body image · bras · clothing · Fear · femalestrength · feminism · gender policing · men · objectification · running

Again?! Women at Rowan University are Serena’d

This article in Odyssey about how women runners at Rowan University were forbidden from running in only their sports bras seems like it should be a spoof in The Onion. It’s real. The university’s response was half-hearted, though ultimately the no-sports-bras-in-practice policy will be rescinded.

How much longer will we be having these conversations? After the brouhaha this summer over the ridiculous outfit policing by the tennis powers (which we wrote about on this blog), causing grief to Serena Williams (Let Women Wear What They Want and Serena Williams and the multiple ways of policing black women’s bodies) and Alize Cornet (Is Tennis Trying To Win a Chauvinism/Misogyny Award?), how is it possible the university administrators at Rowan forgot? Or did the news never even reach their ears?

Every time this happens, I am grieved by the lack of respect for women and their bodies. Men are responsible for their own lack of decorum and inability to contain their impulses, not us!

A sports bra is not provocative. It is comfortable. It is practical. It makes us feel strong and capable and empowered.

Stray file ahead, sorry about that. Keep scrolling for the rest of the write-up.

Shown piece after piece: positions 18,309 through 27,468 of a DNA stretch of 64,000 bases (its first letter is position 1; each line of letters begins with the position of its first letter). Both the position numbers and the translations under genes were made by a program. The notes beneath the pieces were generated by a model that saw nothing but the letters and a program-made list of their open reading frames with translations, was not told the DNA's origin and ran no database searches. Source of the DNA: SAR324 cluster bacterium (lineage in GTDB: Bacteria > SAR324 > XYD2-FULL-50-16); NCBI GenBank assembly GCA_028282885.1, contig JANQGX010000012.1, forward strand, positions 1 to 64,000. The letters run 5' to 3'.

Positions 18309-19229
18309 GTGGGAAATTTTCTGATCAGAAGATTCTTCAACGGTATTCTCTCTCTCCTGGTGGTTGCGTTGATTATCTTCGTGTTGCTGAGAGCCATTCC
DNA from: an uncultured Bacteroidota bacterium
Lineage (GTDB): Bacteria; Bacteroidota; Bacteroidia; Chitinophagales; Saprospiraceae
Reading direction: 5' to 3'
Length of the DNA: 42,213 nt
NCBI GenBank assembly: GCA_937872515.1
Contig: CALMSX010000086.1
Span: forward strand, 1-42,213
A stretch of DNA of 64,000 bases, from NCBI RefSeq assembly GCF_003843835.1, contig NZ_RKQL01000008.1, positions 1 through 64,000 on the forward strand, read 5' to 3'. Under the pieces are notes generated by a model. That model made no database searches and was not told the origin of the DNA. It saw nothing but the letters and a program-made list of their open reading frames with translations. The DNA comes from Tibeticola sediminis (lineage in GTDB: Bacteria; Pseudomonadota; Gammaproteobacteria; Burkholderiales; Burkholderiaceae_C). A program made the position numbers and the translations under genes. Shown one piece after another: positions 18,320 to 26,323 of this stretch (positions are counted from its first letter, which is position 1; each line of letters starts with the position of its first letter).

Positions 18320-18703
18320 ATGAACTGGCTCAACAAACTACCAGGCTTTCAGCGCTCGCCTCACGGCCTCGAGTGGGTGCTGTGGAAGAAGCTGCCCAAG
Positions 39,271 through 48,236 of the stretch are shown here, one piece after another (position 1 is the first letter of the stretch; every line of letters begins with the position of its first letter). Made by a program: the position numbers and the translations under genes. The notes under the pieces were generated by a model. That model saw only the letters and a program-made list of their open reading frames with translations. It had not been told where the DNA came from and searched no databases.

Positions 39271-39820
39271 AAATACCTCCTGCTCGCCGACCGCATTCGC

Oh … maybe that is provocative … because it provokes fear?!

Do you workout in sports bra only?


Spanx for men, or not the kind of equality Sam wants

So there I am browsing online sales on the internet looking for my favorite brand of Spanx tights. They’re wonderful black tights. They fit. They feel good. And they last.

Whatever awful things you have to say about Spanx shapewear, I likely agree. I bought some once to fit back into my work clothes for a conference right after Christmas after a heavy over eating holiday season and I thought they were dreadful. I never wore them again. Yes, I got into my suits for the purpose of interviewing people for jobs but I could barely breathe. Ugh. But I like their tights.

But while browsing for tights, I came across Man Spanx. New to me.

There are have been lots of videos and articles about men trying on their girlfriends’ Spanx underwear.

But now men can have their own because there are Man Spanx, promising you a trim, lean, athletic physique without working out. As they say, “See an improvement in your physique without even hitting the gym with SPANX men’s shapewear.”

There are trimming undershirts and high waisted underwear that tame bellies. Sigh.

I was sad and surprised when I saw them. Turns out they’ve been around for awhile. See Men’s ‘Shapewear’ Is a Retail Hit

Call me naive but I was really hoping in a more equal world that women would get more body comfort, not that men would get less.


advertising · body image · diets · men · motivation

Men, don’t change much but women, you’re doing everything wrong!

We’ve all heard the message of small changes, Make small changes to improve your health and fitness